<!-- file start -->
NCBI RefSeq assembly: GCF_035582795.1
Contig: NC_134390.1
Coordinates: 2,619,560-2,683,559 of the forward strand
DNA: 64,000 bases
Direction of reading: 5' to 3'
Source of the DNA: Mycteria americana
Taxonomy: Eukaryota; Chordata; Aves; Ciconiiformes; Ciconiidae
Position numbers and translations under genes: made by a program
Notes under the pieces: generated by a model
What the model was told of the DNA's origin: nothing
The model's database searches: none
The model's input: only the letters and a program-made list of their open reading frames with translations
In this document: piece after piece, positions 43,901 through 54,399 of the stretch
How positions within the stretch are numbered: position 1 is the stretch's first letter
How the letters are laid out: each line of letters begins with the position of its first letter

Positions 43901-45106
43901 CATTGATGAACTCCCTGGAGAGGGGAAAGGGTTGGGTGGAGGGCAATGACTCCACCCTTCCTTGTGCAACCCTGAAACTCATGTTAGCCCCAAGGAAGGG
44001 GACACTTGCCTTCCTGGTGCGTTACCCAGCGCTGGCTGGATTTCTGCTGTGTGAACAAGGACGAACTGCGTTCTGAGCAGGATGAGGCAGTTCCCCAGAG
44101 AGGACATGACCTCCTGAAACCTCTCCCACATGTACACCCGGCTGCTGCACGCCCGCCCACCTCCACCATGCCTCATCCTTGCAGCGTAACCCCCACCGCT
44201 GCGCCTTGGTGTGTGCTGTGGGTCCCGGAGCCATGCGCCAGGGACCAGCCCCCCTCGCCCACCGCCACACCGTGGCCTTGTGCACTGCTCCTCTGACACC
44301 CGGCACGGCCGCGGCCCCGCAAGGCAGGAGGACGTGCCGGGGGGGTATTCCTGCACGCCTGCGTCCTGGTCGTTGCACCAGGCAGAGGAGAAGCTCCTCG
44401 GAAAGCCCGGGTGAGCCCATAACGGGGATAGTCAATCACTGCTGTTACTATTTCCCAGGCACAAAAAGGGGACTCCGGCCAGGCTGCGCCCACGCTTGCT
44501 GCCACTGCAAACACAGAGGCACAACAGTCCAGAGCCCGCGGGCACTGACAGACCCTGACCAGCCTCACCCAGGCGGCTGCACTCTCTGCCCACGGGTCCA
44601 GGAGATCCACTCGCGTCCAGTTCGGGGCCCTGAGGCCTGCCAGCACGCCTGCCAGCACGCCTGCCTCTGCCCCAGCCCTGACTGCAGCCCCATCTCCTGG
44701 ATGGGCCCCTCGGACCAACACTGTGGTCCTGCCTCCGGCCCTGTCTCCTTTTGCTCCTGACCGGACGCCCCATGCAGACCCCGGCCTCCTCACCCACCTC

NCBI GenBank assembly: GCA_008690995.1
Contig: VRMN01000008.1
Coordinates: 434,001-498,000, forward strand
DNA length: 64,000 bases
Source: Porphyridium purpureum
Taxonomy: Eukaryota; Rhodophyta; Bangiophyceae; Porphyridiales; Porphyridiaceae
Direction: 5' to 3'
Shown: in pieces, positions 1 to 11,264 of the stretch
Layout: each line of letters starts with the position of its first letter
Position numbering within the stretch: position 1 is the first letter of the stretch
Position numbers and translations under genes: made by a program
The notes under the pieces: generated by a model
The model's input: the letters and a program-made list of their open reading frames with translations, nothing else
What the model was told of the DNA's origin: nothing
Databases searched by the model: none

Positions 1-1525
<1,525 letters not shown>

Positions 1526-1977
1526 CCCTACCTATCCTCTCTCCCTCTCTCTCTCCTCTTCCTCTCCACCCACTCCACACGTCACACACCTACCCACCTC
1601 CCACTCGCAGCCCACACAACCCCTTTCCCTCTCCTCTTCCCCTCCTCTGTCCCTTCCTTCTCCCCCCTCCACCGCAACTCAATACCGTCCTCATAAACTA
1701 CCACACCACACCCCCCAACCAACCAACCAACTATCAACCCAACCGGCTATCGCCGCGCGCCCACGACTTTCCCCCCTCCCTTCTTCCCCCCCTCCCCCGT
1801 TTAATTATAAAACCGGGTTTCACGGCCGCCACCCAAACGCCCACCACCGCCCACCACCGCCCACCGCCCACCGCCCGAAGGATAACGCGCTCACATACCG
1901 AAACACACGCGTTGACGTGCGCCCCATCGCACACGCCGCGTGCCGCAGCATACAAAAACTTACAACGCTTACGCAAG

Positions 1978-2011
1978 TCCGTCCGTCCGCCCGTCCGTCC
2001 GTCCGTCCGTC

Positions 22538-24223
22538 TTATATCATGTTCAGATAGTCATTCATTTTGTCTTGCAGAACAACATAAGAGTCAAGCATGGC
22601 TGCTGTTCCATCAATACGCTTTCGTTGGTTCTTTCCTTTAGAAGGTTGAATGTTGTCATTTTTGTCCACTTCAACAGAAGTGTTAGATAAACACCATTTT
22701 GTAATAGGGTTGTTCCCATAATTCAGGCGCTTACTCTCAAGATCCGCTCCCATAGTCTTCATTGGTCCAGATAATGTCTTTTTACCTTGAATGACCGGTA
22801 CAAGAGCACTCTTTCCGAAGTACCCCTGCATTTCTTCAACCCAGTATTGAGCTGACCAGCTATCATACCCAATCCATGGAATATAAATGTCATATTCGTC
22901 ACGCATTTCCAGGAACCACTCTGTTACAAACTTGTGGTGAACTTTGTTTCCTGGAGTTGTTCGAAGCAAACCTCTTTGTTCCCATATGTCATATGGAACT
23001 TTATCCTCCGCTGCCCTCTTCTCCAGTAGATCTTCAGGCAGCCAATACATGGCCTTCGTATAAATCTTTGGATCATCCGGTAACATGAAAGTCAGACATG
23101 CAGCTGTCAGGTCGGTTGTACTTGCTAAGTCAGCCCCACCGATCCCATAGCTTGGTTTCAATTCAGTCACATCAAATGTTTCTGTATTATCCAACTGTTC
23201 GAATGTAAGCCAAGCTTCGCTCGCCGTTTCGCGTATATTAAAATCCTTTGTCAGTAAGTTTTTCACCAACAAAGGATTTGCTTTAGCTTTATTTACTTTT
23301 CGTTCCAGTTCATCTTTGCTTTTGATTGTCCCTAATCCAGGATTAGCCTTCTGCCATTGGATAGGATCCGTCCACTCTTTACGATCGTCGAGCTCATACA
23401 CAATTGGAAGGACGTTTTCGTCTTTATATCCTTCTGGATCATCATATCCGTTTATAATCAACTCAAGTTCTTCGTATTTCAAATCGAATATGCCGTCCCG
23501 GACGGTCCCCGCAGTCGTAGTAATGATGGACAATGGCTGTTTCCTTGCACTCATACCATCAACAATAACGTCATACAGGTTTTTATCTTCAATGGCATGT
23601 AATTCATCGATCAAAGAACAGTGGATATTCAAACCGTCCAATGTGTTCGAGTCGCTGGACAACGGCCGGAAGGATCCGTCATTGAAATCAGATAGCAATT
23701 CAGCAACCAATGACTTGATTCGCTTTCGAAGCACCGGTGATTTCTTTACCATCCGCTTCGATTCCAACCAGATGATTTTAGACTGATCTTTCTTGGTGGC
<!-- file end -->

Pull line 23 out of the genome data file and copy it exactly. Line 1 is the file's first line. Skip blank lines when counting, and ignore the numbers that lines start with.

44501 GCCACTGCAAACACAGAGGCACAACAGTCCAGAGCCCGCGGGCACTGACAGACCCTGACCAGCCTCACCCAGGCGGCTGCACTCTCTGCCCACGGGTCCA